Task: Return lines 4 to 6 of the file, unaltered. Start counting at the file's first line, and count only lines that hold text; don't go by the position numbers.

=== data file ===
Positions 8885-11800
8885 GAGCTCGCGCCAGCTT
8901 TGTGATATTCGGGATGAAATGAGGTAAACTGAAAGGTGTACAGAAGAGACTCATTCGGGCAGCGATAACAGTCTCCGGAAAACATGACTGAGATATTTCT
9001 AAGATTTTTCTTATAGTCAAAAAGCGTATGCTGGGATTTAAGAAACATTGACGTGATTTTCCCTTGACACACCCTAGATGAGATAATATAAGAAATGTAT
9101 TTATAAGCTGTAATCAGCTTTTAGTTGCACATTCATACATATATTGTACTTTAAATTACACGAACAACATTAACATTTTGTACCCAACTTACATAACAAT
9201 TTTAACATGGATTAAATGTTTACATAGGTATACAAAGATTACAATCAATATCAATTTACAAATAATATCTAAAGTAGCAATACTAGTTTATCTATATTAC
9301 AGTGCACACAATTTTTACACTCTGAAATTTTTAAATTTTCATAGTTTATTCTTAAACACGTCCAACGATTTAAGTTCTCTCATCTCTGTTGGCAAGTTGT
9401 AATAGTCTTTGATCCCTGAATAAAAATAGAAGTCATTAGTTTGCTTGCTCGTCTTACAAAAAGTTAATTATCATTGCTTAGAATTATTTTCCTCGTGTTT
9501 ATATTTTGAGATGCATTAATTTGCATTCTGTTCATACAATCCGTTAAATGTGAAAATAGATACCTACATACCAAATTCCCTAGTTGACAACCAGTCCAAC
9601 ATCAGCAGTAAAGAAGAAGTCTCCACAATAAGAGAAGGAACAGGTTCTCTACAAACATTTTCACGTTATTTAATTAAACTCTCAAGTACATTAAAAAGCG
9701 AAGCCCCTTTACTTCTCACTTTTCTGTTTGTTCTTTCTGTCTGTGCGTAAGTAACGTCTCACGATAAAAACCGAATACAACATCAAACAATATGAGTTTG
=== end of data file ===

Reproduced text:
9001 AAGATTTTTCTTATAGTCAAAAAGCGTATGCTGGGATTTAAGAAACATTGACGTGATTTTCCCTTGACACACCCTAGATGAGATAATATAAGAAATGTAT
9101 TTATAAGCTGTAATCAGCTTTTAGTTGCACATTCATACATATATTGTACTTTAAATTACACGAACAACATTAACATTTTGTACCCAACTTACATAACAAT
9201 TTTAACATGGATTAAATGTTTACATAGGTATACAAAGATTACAATCAATATCAATTTACAAATAATATCTAAAGTAGCAATACTAGTTTATCTATATTAC